Daniel Spees






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Daniel SpeesDaniel Spees
teaches writing and literature full time at Hutchinson Community College, Hutchinson, Kansas.  He was born in Philadelphia, Pennsylvania, grew up in Oregon and Washington, and has lived in Kansas since 1992.  Spees received his BA in English from Whitman College in Walla Walla, Washington in 1989, his MA in English from Emporia State University in 1994, and obtained an MFA in Poetry Writing from Wichita State University in 1996.  He lives in Hutchinson with his wife and children.

Speesí poems have appeared in the Piedmont Literary Review, Quivira, Double Entendre, Mikrokosmos, Mississippi Mud, Thorny Locust, Coal City Review, Big Hammer, Poetry for the Masses, Blueline and others. 

A chapbook, Michelangelo's Snowman, was published by Oil Hill Press, Wichita, Kansas, 2006.






I. Tilling


From the nest, hastily built of dead grass,

hanging like a beard, the finch vanishes

in a convulsive racket of wings.


The hoe turns up rags and margarine tubs,

a porcelain insulator, a gear, a bone.

Trees have grown the wire fence into themselves

and wear it like wings.


II. Tarot


The iris leaves stand transplanted

like tarnished swords.  In the mower's wake,


upright but headless dandelion

wands shiver, and a cup in earth

remains where the rosebush once was. 


Coins of sunlight drop through new leaves

of Maple boughs as the drowned man

rises under the prodding


of the rake.  When the flood waters

reach the feet of the wheel-barrow

the empress will walk the south side


of town dressed in the withered skins

of last harvest, the gardener knows.


III. Furnace


Last frost subtracts into zeroes of rain.

The patch upturned for sunflowers, picked clean

by robins, holds broken sod like a tray


of loaves:  under its cold skin the earth burns.

The gardener pulls on soil-crusted gloves

when the rain stops, and though the air is black,


his face blazes under the unearthed light

as he digs.  Sweat leaves black tracks on his cheeks,

and the sunflowers grow already.


Originally published in Mikrokosmos





I wonder how my town,

there, brown and away

in fading light,

looks to the falling snow.

Gray arms of trees

reach into the sky.


Yellow lights flare

one by one as the flakes

spiral toward town.  I can think of my body

as disparate crystals,

each one as carefully filigreed


as a Tiffany lampshade.  My body sifts

through vaults of air,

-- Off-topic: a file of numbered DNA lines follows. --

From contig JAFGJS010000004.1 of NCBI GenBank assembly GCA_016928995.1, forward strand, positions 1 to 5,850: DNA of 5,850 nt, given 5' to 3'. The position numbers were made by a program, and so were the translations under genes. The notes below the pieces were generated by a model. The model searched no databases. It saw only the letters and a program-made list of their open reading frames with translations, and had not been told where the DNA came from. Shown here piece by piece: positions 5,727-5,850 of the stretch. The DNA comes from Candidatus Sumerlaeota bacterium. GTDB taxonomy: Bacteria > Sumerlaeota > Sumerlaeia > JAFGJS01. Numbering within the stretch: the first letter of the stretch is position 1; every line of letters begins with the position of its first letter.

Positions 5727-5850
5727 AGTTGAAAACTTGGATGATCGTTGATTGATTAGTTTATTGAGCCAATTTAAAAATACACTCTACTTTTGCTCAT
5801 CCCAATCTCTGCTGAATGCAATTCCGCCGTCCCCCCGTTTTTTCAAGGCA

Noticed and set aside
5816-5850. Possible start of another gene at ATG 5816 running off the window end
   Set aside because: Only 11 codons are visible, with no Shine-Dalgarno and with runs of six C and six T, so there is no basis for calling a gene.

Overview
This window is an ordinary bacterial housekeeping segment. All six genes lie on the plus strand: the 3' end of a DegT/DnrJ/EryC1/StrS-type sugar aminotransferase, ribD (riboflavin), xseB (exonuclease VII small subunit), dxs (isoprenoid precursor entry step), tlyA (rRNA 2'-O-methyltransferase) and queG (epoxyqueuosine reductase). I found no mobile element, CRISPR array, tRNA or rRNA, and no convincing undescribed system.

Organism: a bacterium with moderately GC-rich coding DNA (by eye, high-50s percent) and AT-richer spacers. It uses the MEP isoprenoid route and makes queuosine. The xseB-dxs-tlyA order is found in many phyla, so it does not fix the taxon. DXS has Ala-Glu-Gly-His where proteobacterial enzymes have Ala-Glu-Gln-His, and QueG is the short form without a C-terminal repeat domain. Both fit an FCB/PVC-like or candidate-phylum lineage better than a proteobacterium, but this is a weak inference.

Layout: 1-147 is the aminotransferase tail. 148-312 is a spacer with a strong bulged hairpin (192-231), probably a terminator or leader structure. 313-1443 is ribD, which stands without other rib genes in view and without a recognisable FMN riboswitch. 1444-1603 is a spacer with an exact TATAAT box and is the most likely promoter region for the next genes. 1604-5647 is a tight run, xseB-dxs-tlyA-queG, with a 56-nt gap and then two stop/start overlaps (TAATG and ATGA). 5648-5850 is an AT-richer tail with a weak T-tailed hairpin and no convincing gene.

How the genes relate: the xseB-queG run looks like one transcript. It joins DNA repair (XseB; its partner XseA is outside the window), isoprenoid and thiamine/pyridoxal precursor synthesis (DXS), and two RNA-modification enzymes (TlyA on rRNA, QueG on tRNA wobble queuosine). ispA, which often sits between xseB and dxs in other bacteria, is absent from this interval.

alights everywhere, silences the streets,

stretches out along branches,


on the tops of walls.

My girlfriend says

that though I am deep

and quiet,

I am cold.

Like the snow,

I don't answer.


Originally published in Double Entendre










All poetry on this page
© by Daniel Spees
, 2006 




Ben will be reaching into his breast pocket

for a Marlboro.

I will get my arms around

the curving architecture

of his solid trunk,

broadened from labor,

and hug him back.

We'll walk from my apartment to my office

without one memory of silence,

two alcoholic brothers

being sober together a little,

thinking of this or that day,

laughing at some of them,

doing it all with charity,

pausing to stand with the same angel,

skirting the edge of the Catholic school,

finding a Pre-Mycenean bottle cap,

recalling eight different women,

embellishing six dirty tricks,

raking our bosses a bit,

his foreman, my director,

being almost tolerant of them, almost serene,

criss-crossing the streets to avoid dogs,

digging graves along the way,

picking a place on the gazebo steps,

the only one with any sun left,

climbing a ramp, frail and noisy,

narrow and cracked, boardwalk across train tracks,

incised eight times by the rails themselves,

gleamingly oblivious like our hands

as they dance with lit cigarettes--both of us thinking

the same thing, each of us hopping

our own freight, both of us telling

the same lame jokes, the city lights blurring,

fences zooming by, like being drunk,

both of us walking to the front steps of my building

so we can sit on a bench, so I can

show him where the gargoyles should be, so we can

look for monkeys in the tame sycamore

branches, the wildness lost--

trees inoculated and trees sedated--

wrapped in the center of a spreading quilt

of barnyards, pastures, hay fields, and towns

laid out in grids regular as the chain mesh

marking a playground--the baler patrols

the field in a constantly diminishing circle

just over the tree line and fifteen streets

from the campus where we sit, leaving one

package after another, bristling and hot,

to be hooked onto the flatbed and stacked

in the mow in heart-lurching heat, we sitting there

paring our nails, he with penknife,

me with stainless clippers, standing up

and smelling the hay, walking single file

until we reach the library, singing The Doors

all the way back, grasping at rain patiently,

grasping at wind, walking into the shadow,

seeing the last blue, seeing the last

crow, last sun.






All the leaves

are down, dead trees

like lightning

among the living.  We listen

to afternoon lyrics


and walk a beach

littered with beer cans, Thanksgiving,

and arguments.  Our eyes are beads,

wooden in a loop

of subject/object like the hill,

a cheek dotted with kisses, with graves.


Breath wears a glove

of fragility, a creek bed

lined with wool.  We cross the hay

field to the gate, kissing ice

off the rocks.


And later,

as we ascend the bridge's shoulder slope,

the moon a superabundant buttermilk balloon

above the silo, isn't it

the dead who are awake?


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